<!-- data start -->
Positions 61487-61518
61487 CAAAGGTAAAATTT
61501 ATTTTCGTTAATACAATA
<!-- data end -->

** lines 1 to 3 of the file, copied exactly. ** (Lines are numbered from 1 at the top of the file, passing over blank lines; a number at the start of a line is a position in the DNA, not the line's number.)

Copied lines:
Positions 61487-61518
61487 CAAAGGTAAAATTT
61501 ATTTTCGTTAATACAATA